- We made a decent number of contacts on both FM and SSB on the chosen operating bands.
- The set-up proved to be effective – set up in about 45 minutes, same for station pack-up.
- Antennas for each band on their own pole.
- Headphones/headsets! With 2 operators literally sitting next to each other, and all 3 radios turned up at the same time it was difficult at times to hear.
- Antenna’s – with the wind they moved around a bit!
For this sort of operating, on even these bands we literally pulled together all the gear we had at short notice and went out to give it a go. It was obvious that there were stations we could not hear from our location and we later found out that there were several stations in the metro area using nothing more than a handheld – these are the one’s we could not hear.
Even the very modest home stations we were able to work in the Adelaide metro area.
For this style of operating, we had about the right mix of power and antenna gain from where we were. We had no real issues of interference between the bands, maybe a little be of de-sense but nothing too be worried about.
The antenna choices were proven to be effective – vertical polarization (except 6m – we didn’t have the mast height) and the boom length on 2m and 70cm meant we could rotate them without it physically interfering with the other ones on the other pole – it was not necessary to go larger in this case. It might be a different story if there were stations further afield that you were chasing – but with the majority of the activity within close proximity to the Metro area it was a good mix of being both physically easy to manage and gain.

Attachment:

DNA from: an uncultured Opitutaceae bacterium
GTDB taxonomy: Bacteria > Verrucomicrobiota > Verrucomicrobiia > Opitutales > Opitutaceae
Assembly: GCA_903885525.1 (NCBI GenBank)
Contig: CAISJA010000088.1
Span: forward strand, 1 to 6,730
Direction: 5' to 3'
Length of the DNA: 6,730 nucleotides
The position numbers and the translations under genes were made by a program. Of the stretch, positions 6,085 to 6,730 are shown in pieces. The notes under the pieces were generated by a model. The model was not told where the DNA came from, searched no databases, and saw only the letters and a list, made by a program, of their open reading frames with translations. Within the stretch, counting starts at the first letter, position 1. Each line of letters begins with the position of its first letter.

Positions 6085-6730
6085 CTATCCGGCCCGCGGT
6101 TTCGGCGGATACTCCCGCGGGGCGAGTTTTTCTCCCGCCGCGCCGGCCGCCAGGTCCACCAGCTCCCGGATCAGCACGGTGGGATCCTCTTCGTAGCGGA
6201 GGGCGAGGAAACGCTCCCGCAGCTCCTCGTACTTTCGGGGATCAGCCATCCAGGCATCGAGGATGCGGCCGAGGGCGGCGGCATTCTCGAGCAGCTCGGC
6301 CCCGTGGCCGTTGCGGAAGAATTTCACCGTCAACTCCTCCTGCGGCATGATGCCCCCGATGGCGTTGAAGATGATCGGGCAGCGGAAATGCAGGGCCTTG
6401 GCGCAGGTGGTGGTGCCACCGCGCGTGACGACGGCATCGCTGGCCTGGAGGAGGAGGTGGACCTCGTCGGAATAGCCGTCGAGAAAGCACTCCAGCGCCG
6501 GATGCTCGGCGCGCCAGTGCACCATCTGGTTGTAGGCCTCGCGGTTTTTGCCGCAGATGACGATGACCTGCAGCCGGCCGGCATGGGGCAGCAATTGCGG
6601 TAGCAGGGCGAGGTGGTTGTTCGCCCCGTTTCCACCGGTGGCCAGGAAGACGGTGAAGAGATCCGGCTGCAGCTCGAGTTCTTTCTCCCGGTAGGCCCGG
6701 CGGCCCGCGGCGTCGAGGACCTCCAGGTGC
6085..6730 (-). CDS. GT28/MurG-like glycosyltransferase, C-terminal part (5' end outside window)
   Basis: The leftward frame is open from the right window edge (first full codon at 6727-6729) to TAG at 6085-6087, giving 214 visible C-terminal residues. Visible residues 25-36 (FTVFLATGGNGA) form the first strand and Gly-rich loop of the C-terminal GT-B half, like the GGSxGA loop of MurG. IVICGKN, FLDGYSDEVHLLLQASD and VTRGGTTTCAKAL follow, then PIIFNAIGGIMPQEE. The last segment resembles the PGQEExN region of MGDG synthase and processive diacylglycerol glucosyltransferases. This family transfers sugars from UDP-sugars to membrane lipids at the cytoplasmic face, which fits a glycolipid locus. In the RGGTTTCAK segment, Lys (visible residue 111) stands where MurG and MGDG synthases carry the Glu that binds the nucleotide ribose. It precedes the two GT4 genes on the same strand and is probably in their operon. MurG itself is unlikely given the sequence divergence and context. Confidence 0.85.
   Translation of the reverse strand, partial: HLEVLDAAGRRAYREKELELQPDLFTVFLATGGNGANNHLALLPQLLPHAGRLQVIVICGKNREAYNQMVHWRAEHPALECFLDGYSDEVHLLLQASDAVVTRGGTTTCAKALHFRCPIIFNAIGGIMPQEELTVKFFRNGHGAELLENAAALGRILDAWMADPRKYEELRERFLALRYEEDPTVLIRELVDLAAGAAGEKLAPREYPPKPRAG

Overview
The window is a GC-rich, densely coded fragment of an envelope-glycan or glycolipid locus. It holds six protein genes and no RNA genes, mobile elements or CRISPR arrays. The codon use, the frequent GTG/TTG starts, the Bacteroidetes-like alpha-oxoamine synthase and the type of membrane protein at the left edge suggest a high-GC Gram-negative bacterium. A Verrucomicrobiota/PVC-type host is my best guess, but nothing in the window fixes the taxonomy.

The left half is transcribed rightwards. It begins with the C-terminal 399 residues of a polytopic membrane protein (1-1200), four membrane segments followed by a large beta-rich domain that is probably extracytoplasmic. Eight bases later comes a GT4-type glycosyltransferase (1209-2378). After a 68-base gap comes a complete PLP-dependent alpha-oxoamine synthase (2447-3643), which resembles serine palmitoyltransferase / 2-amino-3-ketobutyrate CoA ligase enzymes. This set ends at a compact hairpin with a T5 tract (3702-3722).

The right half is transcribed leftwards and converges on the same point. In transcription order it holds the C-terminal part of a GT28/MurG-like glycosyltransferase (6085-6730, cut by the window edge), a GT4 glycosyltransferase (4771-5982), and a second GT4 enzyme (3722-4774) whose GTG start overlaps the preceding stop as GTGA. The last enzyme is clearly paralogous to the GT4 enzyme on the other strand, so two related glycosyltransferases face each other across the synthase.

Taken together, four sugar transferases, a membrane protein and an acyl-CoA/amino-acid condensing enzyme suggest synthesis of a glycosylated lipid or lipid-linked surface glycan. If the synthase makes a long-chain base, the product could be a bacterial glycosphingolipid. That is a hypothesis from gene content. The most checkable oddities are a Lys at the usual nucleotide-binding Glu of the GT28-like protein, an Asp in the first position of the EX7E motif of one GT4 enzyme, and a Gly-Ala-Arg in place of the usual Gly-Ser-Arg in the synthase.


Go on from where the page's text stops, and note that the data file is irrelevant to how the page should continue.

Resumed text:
A review on the logs and we determined that the range of all stations worked was between 61 and 158km from us.
Update – The Results
Portable Loctn: PF85WN - Ardrossan Lookout L'tors Actvtd: PF85 Section: B2b: Portable Multi-Op, 8 hours, Four Band Division: 1: Locator Based Scoring Operators: VK5RR Ray, VK5FO Bob No.of Contacts: 132 Total Score: 792
Portable Loctn: PF85WN - Ardrossan Lookout L'tors Actvtd: PF85 Section: B2b: Portable Multi-Op, 8 hours, Four Band Division: 2: Distance Based Scoring Operators: VK5RR Ray, VK5FO Bob No.of Contacts: 132 Total Score: 24037